Airport Extreme N Users – Turn on your IPV6 Firewall!

As noted in the linked Ars Technica article, Apple messed up and left the IPv6 firewall off. Oops.


Out of the box, the router will connect you to the IPv6 Internet using an automatically configured tunnel. This means putting IPv6 packets put inside regular IPv4 packets. Those of you who really want to test IPv6 (you know who you are) are better off manually configuring a tunnel to your ISP or a tunnel broker, this is faster. If you don’t want IPv6 and don’t want to turn it off on all MacOS X and Windows Vista systems connected to the AirPort Extreme, you can select “Link-local only” as the IPv6 mode. If you leave IPv6 turned on, you may want to select “Block incoming IPv6 connections” to turn on the IPv6 firewall or your network is wide open over IPv6, even if it’s firewalled over IPv4.

Ipv 6 Airport Extreme n


  1. Yes but the OS X firewall is off by default as well. Enabling it at the router protects all machines behind the LAN as well (but clearly not the wireless clients open to direct attack)

  2. Turning on the “block all incoming IPv6 connections” option will also break: 1) active mode FTP from the local network to public IPv6 servers; 2) IPv6/IPsec with ISAKMP/IKE; 3) Quicktime streaming over IPv6; 4) BitTorrent sharing with IPv6; 5) certain VoIP applications; 7) anything else that communicates over more than one socket and relies on inbound flows to work.

    It breaks all these things in exchange for protection against all those evil IPv6 worms we keep hearing about in the news all the time. Why, I’ve heard that an unprotected Mac OS X computer hooked up to the IPv6 Internet without a firewall protecting it will be completely owned by mob hackers from Port Watson in less than fifteen seconds. TURN ON YOUR FIREWALLS!!!

  3. Are you serious? I wonder if our VPN issues with sonicwall are related to this? Apple’s new 7.1 firmware sets up the IPv6 more securely, but maybe this is why Sonicwall isn’t working?

  4. There appears to be some confusion about how to disable IPv6 on Mac’s and Vista. On Mac’s, you will need to enable the firewall for IPv6 and block all inbound and outbound IPv6 connections. For the geeks in the group, that is protocol 41, 43, 44, 58, 59 and 60 for inbound and outbound.

    Oh, J H woodyatt – I don’t remember any IPv6 worms as of today — which ‘evil IPv6 worms’ are you talking about? The “Effect of DNS Delays on Worm Propagation in an IPv6 Internet “ that discussed the inability of worms to propagate in the IPv6. The quote from the paper is “Fast-propagate worm is impossible in IPv6” because “in a /64 IPv6 sub-network, which is the smallest sub-network in IPv6 – it will take 30 thousand years to compromise most of the vulnerable hosts”. I like my Mac, but don’t expect to be around for 30,000 years.

  5. “which ‘evil IPv6 worms’ are you talking about? “

    Why, the ones that require AirPort Extreme to ship from the factory with the packet filter turned on by default to prevent them from getting a foothold on your local network from which they can freely make outbound connections. You know, the ones that made the V6OPS working group in the IETF decide that, even though draft-ietf-nap is informational and explicitly calls out that it isn’t making policy recommendations, stateful packet filters should nevertheless be widely deployed at residential IPv6 gateways to prevent inbound connections from being made, and that these filters should be turned on by default and require explicit user intervention to disable them.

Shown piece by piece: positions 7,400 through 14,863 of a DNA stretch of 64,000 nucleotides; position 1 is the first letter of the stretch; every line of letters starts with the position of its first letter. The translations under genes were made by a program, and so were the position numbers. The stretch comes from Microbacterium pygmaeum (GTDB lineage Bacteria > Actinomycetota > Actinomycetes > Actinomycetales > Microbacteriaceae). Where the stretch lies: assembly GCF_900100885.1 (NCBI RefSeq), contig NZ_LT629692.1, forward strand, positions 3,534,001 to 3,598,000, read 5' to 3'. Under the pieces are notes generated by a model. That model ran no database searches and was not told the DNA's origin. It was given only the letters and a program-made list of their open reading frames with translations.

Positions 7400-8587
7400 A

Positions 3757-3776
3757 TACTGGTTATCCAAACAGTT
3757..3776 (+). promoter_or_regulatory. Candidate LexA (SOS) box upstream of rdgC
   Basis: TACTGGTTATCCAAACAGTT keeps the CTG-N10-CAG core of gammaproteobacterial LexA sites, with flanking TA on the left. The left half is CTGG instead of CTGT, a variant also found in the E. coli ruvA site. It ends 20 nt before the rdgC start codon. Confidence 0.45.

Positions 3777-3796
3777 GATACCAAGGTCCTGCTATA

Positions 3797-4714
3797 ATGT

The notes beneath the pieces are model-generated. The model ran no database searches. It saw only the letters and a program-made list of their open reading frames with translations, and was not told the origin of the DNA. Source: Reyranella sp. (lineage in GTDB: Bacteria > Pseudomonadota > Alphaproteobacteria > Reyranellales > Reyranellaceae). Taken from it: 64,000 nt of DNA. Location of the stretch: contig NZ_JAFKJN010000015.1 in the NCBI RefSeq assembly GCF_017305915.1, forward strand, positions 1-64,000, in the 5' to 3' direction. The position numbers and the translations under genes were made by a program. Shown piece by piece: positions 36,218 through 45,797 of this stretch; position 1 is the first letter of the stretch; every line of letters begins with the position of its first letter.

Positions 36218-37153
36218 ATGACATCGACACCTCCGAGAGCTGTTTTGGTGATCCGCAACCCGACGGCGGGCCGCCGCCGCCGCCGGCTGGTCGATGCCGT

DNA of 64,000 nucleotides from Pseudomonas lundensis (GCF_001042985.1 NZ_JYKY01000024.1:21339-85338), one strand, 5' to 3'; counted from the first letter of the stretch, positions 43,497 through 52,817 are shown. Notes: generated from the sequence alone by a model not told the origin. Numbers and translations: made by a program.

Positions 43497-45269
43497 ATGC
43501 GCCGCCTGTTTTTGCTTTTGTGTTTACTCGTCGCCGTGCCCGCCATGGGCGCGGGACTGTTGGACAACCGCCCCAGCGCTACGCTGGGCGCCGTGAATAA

Those darned IPv6 worms are extremely pernicious, aren’t they? Why, they’re so evil nobody even knows where they are or what they’re doing! But, we know THEY MUST BE STOPPED! TURN ON YOUR FIREWALLS!!!

    p.s. There are actually ways that IPv6 worms could propagate over IPv6 more readily without randomly generating addresses to probe, but those mechanisms are easily interdicted by widely deploying RFC 3041 private addressing to prevent addresses from usable beyond the necessary intervals of time in which they’re used.

  6. “maybe this is why Sonicwall isn’t working?”

    More likely it’s just a new bug in the ISAKMP ALG that wasn’t there before, introduced by the fix to get the Nortel Contivity VPN to work. Wouldn’t it be nice if you didn’t need an ALG at all to interoperate? What a wonderful world that would be.

  7. More likely it’s just a new bug in the ISAKMP ALG that wasn’t there before, introduced by the fix to get the Nortel Contivity VPN to work. Wouldn’t it be nice if you didn’t need an ALG at all to interoperate? What a wonderful world that would be.

    Well Sonicwall didn’t work before the fix, nor after, so I am willing to try a few things out. I have the ear of an apple engineer to report results to.

  8. Interesting. The reports I’ve seen say that SonicWall was working before 7.1 and now it’s broken.

  9. Yeah, SonicWall worked with the DMZ hack only – then work upgraded the client and it stopped working totally. No change on 7.1

  10. Steve, can you elaborate on the DMZ hack you used with the SonicWall VPN and your AirPort Extreme. I have not yet upgraded from 7.0 to 7.1, so if there is a solution until Apple fixes the issue, I’d like to try it.

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